This is a piece in an occasional series of articles about the BRIC nations. If you are looking for international students, these rising powers provide an important opportunity, but you have to know about the country and its people to effectively recruit. We previously discussed Brazil. In this series, we’ll be discussing India- it’s rise, obstacles it faces, how recruiters can appeal to potential Indian students, and how to make sure students are adjusting well to life in America, as well as further resources for reading. Recruiting international students raises a series of questions on the technical, pragmatic side. How do we allocate resources between countries? Should we use agents, or is that too impersonal? Do we offer scholarships or other financial aid, and if so, how do we decide who receives it? These questions are just skimming the surface on the deep lake of issues facing international departments. Sometimes, though, caught up in the practical side of things, it is easy to forget why the students themselves want to come to the United States. The obvious and immediate answers are “a good education,” “an adventure,” or “to set themselves up for the future.” These are all true, but in a way they are the proximate, not the ultimate answer (though, of course, this varies for everyone, but we are speaking generally). In many ways, these students want to become citizens of the globe, comfortable in the new economic and (less deterministically) social environment, where borders don’t matter as much as they once did. This is especially true in India.
Why does the economy matter? There is a huge cover story in Barrons this week about India, and why smart investors should buy into it. It presupposes (most likely correctly) that Narendra Modi is going to win the elections and become the next Prime Minister. Modi has had his share of troubles, and accusations of participating in sectarian violence, particularly the hideous spate of killings in Gujurat last decade, the state in which he is now governor. But nothing has stuck, and he seems likely to win. Barrons posits this as a good thing, as he is in favor of less regulation and more business. The cover even goes so far as to ask if he could be “India’s Reagan”. Now, your mileage on that analogy (and on Reagan himself) may vary, but it seems to indicate that the forecast for India is looking up, as we’ve discussed, after some lean years (which, contra the article, had more to do with the global recession than with any specific policy). So with the economy going up, it seems likely that more students will be traveling abroad, as more can afford it without relying on financial aid. We talked about what both the contraction meant for recruiting, and now this expansion can offer its own opportunities. But for what, exactly? It’s not (just) the economy An article like the one in Barrons is geared toward a specific audience- the investor class. And that’s fine. The economy is obviously an enormous, and maybe the most vital, in the way it affects peoples’ daily lives, aspect of any country. And the allure of making more money is obviously a driving force in the desire to study abroad, particularly in America. But it isn’t just that, and if you are trying to help a student adjust, such an approach to studies could eventually seem grim and mechanistic. “This is how you’ll make money in the future.” But studying abroad is about more than that. It is about providing for yourself down the road, but it is also about making friendships, building connections, seeing things you never dreamed possible, and doing things you never imagined you would. And that’s sort of the point. Becoming a citizen of the globe is about all of those things- adjusting yourself somewhere else and feeling up to that challenge, and all the other challenges, that life is going to throw at you. India can’t be read as a stock ticker, though it is easy and tempting to do so. It’s such a vital nation, and its citizens have a long history of dispersing throughout the globe, building their cultures in strange places throughout the Indian diaspora, and both adjusting to the place and having it adjust around them. It’s important to remember that, practical considerations aside, that first step into the classroom is both a continuation of a long national journey, and an altogether new one.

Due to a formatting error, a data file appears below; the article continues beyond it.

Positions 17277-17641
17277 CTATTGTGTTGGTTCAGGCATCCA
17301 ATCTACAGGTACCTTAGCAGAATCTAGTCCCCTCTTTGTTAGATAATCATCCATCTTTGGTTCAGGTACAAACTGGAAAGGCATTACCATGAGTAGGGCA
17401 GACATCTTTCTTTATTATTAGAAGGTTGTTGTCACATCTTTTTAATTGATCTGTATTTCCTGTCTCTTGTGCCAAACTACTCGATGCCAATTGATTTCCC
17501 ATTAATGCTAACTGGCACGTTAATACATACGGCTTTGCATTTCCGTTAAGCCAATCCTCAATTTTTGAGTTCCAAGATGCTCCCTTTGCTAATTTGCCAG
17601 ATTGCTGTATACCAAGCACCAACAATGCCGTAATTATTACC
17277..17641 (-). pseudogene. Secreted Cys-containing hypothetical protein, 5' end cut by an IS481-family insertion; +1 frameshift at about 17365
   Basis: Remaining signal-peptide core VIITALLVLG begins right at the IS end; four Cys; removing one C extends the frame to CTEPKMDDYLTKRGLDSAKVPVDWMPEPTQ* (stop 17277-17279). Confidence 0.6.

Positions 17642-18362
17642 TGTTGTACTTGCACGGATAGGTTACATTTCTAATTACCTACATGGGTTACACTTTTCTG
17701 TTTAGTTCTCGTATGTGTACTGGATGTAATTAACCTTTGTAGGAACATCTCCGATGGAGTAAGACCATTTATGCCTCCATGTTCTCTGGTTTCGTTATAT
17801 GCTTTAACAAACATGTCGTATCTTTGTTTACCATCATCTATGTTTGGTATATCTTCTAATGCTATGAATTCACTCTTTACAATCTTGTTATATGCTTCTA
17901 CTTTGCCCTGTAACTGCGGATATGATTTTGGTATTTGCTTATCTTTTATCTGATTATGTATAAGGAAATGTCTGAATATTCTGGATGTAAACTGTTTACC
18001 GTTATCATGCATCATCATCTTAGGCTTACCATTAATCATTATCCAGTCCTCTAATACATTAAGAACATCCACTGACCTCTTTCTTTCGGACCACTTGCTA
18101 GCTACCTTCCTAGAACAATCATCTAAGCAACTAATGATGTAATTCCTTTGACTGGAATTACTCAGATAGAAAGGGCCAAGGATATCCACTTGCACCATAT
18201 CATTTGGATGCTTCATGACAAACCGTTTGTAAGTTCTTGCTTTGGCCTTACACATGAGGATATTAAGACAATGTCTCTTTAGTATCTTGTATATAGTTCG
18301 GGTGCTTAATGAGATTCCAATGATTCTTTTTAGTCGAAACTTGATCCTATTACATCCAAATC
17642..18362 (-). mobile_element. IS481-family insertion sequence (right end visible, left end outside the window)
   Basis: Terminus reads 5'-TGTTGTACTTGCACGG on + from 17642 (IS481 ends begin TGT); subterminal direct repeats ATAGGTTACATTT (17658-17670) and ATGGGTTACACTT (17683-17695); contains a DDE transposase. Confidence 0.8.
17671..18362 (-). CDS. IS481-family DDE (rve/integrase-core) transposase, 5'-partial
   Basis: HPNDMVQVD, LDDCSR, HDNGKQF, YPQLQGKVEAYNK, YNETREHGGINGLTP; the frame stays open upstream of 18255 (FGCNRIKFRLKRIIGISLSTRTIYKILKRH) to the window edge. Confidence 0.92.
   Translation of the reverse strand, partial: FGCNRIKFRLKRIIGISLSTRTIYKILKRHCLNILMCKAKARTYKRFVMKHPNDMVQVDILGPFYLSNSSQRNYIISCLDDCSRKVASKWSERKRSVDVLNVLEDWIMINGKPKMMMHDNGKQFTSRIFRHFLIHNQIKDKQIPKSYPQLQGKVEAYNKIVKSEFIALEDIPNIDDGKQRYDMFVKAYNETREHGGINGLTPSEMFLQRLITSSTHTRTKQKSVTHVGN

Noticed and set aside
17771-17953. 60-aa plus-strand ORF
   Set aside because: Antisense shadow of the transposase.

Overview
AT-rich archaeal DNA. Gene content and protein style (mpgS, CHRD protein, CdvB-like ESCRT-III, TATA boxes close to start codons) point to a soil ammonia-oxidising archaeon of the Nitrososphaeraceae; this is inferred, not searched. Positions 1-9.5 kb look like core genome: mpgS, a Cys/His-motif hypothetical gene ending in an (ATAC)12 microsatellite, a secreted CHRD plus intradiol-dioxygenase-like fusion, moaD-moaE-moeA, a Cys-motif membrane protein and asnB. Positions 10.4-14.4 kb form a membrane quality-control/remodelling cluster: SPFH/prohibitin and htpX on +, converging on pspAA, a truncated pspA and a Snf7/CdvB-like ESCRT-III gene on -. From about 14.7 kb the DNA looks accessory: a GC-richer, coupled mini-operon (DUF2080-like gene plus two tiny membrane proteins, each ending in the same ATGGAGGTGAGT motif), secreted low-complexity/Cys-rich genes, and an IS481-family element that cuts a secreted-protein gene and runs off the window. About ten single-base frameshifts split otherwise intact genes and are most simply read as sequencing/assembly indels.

The international student experience is both challenging and exciting. Whether you are a student considering studying in America, their parent, the host family, the Head of School, an international coordinator, or even a potential classmate, there are as many opportunities for confusion as there are to learn. The ISPA is here to help bridge that gap, to ensure that this opportunity and adventure is met with the highest level of success.